In conclusion, MIP has become the standard way of dealing with primary HPT. With the advent of improved preoperative localization studies, there are data showing a decreased need for iPTH sampling in patients undergoing initial surgery for primary HPT with preoperative, localizing MIBI scans and concordant US. There is potential to substantially reduce costs associated with laboratory fees, operating room time, and anesthesia time by eliminating the use of iPTH in these patients.
Correspondence: Nicholas Smith, MD, Department of Otolaryngology–Head and Neck Surgery, University of Alabama at Birmingham, Boshell Diabetes Building, Ste 563, Birmingham, AL 35233-6889 (email@example.com).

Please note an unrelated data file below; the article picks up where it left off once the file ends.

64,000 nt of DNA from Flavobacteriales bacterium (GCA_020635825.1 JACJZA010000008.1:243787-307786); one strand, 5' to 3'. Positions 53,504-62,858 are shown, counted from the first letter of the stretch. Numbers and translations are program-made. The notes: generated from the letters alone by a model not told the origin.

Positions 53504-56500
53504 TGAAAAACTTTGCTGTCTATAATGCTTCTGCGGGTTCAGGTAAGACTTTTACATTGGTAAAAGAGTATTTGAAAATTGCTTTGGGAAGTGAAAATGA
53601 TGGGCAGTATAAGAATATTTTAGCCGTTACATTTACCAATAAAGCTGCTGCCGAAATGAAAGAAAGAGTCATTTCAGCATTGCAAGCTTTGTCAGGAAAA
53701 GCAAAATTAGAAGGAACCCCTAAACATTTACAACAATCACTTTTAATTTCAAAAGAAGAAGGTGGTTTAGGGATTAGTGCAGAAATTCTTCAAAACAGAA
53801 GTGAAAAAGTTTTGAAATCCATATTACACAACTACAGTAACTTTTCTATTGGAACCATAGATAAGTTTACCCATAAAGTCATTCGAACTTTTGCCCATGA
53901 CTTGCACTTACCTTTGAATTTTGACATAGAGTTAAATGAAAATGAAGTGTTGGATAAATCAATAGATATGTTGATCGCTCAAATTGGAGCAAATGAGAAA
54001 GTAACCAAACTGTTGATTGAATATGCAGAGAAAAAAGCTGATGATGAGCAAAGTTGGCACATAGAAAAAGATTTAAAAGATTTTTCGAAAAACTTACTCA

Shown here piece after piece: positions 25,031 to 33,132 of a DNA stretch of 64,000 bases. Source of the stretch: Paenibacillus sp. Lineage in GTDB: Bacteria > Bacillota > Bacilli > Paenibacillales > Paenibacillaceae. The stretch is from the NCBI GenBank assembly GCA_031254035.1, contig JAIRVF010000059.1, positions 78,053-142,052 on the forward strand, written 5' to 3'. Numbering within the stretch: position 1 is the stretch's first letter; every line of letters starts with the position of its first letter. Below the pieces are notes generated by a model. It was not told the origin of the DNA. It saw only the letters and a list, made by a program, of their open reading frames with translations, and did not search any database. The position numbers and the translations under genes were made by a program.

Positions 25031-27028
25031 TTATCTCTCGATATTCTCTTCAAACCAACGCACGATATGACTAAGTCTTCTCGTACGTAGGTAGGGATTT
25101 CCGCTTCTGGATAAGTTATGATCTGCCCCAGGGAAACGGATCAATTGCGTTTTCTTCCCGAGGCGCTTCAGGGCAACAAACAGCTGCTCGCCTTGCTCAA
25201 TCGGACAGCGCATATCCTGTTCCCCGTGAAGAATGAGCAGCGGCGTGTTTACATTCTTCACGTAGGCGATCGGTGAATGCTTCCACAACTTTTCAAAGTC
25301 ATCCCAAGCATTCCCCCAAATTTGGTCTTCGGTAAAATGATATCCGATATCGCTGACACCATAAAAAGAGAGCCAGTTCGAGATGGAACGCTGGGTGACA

Submitted for Publication: May 5, 2009; final revision received June 15, 2009; accepted June 16, 2009.
Author Contributions: All authors had full access to all the data in the study and take responsibility for the integrity of the data and the accuracy of the data analysis. Study concept and design: Smith, Magnuson, Vidrine, Kulbersh, and Peters. Acquisition of data: Smith, Vidrine, Kulbersh, and Peters. Analysis and interpretation of data: Smith, Kulbersh, and Peters. Drafting of the manuscript: Smith, Vidrine, and Kulbersh. Critical revision of the manuscript for important intellectual content: Smith, Magnuson, Kulbersh, and Peters. Statistical analysis: Smith, Vidrine, and Kulbersh. Administrative, technical, and material support: Smith and Peters. Study supervision: Magnuson and Peters.
Financial Disclosure: None reported.
Previous Presentation: This study was presented at the American Head and Neck Society 2009 Annual Meeting; May 30-31, 2009; Phoenix, Arizona.